The Aliwal Urban Art Festival 2017, held last Saturday, January 14th, was no quiet affair. The annual festival drew a crowd of about 6,000 attendees to the Aliwal Arts Centre and the surrounding Kampong Gelam precinct.
By Deana Zafir
Photos by Hazwan Mohsin (@wanskippy)
The event kicked off at 5pm and early birds were treated to the sight of talented urban artists, brought together by The Black Studio, working on a massive 12-meter wall. The spectacle made for a perfect impromptu Instagram backdrop, too.
This year’s edition incorporated stations where attendees could get involved in the art. There was Brilliant Corners, an art doodle zone for the whole family, and Sketch Combat, which saw both amateur and established artists engage in a friendly sketch competition. Winners walked away with prizes such as passes to art workshops and art supplies.
A highlight of the Festival is an installation titled “No Regrets For Our Youth”, located at Music Studio 1 at the Aliwal Arts Centre. Presented by the art collective DXXXXD, the 80s disco-Miami Vice looking installation examines the cult of #gymlife.
Unlike most installations where visitors are told not to touch the displays, the creators of “No Regrets For Our Youth” welcome visitor interaction. Muhammad Izdi, one-sixth of the DXXXXD collective, said, “I feel visitors should be more playful rather than being more careful and unsure whether to interact with the work. The entire installation is a functional gym and built for interaction so I hope visitors continue to experiment with our work however they wish to.”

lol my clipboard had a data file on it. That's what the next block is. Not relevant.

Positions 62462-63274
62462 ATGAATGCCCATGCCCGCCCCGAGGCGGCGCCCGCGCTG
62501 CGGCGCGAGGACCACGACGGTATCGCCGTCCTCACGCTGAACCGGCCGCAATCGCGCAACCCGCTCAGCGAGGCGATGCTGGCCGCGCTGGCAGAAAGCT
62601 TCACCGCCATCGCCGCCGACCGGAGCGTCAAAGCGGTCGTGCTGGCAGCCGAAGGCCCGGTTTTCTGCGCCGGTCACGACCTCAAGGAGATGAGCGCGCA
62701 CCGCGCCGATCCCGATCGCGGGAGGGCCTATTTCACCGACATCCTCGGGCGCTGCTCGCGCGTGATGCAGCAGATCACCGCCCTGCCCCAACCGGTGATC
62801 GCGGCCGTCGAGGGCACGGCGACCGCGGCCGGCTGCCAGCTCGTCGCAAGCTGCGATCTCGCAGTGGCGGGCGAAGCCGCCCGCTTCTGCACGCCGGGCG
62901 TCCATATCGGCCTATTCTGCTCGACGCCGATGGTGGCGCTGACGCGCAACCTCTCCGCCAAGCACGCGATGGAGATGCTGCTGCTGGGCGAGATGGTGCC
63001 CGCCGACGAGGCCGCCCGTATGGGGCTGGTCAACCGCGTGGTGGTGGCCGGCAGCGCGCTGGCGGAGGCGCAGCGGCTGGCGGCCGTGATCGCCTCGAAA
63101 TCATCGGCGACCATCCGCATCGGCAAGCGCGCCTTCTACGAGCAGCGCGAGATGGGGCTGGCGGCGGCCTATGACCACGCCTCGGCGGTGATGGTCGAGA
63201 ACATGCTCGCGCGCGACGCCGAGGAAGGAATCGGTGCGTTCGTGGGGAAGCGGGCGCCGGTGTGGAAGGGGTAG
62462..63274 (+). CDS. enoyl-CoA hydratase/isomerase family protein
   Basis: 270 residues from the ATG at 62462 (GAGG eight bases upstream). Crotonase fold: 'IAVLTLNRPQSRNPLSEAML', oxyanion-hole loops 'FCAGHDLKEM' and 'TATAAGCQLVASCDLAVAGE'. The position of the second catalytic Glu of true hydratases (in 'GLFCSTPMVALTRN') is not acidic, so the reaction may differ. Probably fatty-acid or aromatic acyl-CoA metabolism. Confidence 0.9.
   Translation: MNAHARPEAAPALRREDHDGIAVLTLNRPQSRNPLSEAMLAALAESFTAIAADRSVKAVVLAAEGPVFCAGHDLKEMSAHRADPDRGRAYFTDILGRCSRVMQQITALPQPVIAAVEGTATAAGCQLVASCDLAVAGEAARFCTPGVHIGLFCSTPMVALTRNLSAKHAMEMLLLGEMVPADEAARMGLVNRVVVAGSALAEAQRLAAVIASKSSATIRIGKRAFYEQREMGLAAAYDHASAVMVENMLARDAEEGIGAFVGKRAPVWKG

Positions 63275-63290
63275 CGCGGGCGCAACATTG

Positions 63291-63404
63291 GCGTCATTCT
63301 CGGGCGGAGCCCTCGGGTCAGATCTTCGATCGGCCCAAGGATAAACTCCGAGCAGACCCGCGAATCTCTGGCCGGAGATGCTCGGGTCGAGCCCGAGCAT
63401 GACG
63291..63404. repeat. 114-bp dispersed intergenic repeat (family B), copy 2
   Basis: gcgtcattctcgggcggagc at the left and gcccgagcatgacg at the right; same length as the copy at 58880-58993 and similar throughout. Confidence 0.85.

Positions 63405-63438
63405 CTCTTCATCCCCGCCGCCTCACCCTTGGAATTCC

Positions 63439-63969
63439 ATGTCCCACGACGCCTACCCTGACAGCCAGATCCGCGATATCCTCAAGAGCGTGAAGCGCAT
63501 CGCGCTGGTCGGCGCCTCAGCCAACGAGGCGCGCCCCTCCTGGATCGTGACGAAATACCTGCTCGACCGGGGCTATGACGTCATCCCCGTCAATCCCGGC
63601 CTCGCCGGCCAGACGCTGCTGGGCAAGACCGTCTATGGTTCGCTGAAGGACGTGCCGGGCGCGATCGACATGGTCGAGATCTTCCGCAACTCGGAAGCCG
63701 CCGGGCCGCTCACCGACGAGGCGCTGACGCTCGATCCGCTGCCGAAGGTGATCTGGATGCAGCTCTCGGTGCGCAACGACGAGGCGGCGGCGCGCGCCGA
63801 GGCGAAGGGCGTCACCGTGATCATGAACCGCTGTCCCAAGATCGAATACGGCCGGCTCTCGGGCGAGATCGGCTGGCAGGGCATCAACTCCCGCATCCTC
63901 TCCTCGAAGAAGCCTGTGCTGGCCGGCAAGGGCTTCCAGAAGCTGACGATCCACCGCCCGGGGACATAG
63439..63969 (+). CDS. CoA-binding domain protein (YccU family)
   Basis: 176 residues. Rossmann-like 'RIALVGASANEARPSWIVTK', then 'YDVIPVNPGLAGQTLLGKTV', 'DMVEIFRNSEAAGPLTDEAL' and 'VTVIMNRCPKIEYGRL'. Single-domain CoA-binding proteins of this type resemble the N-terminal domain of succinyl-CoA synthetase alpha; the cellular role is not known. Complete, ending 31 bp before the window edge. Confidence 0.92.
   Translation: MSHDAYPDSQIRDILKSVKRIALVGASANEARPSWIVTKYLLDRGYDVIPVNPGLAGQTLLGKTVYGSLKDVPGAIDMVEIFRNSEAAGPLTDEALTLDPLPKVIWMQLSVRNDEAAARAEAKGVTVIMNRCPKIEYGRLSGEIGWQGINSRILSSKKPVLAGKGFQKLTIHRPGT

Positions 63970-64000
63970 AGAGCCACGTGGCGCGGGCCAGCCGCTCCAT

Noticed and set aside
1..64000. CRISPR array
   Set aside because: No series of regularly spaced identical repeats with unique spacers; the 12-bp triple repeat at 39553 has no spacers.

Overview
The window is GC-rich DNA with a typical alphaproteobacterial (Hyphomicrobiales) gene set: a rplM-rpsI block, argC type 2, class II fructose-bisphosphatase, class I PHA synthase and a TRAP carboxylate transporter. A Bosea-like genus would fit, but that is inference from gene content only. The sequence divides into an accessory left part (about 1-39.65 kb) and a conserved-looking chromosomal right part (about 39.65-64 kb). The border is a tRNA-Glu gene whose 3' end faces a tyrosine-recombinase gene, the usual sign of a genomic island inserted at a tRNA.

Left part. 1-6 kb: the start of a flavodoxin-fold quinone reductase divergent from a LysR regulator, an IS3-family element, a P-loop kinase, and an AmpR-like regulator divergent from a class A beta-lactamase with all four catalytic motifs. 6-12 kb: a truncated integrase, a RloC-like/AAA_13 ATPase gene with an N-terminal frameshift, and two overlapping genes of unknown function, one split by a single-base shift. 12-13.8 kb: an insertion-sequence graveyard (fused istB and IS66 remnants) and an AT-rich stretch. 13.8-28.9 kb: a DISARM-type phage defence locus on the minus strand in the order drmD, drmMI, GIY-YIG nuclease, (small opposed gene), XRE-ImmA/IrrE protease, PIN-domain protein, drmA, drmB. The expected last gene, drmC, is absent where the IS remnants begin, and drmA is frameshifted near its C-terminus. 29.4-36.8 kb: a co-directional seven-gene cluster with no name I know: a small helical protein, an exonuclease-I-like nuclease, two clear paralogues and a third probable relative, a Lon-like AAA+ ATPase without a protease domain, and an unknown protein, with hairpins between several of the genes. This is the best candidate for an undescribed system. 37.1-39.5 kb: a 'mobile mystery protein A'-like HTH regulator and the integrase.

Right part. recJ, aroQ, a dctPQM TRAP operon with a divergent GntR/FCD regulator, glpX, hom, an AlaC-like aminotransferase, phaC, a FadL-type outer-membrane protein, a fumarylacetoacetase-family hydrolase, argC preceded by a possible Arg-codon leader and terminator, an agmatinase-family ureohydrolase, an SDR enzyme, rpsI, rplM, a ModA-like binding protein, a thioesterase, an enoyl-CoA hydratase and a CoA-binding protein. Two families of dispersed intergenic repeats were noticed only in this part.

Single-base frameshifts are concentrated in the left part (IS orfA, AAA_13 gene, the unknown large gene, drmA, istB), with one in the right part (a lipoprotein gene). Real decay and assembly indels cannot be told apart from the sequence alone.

The installation is on till February 12th, so we recommend checking it out before it’s too late.
While on the topic of sport, skateboarding has also become a mainstay of the Aliwal Urban Art Festival. This year’s competition, titled the Asphalt Challenge II, came in the form of a stretch of carpark on Aliwal Street transformed into a skatepark, filled with numerous obstacles.
The final leg of the competition saw skaters of all ages trying to conquer a ramp, fabricated to resemble a sneaker. Winners of the The Asphalt Challenge II skated off with cash prizes ranging from S$200 to S$400.
Good music has always been a part of the Aliwal Urban Art Festival, and this year was no exception. Attendees were treated to live music performances from DJs Cherry Chan, DJ Anrev, and Night Dives.
Particularly memorable was a collaboration between beat poet Kiat, and poet/performer, Deborah Emmanuel. The segment, which featured the spoken word performed over a beat, was captivating to say the least. Pure hypnosis.
And as if that wasn’t enough of a treat, the jazz/hip-hop antics of the Ant-Men and the rock and roll ballads from TOMGIRL made the night complete.
Since the Aliwal Urban Art Festival was first introduced in 2013, the Festival content has become more unique. The steady rise in the number of attendees year-on-year is testament to this, and is also a sign of an increased interest in urban art.
Because the Aliwal Urban Art Festival only comes around but once a year, and the 2017 edition has left us wanting more, we got Natalie Tan, Senior Manager of Place Making at Aliwal Arts Centre, to give us a sneak preview into what the 2018 edition might have in store for us.
“Am hoping to do a rap karaoke! And also showing off more subcultures in Singapore. Chiptune perhaps? Video gaming?” she proffered.
The Aliwal Urban Art Festival, organized by Aliwal Arts Centre, is also supported by the National Arts Council of Singapore in conjunction with the Singapore Art Week.
Missed out on the Urban Arts Festival? Browse our pictures or check out Aliwal Art Centre’s Instagram for more.
Read More: Here’s What Went Down at the Aliwal Urban Art Festival 2016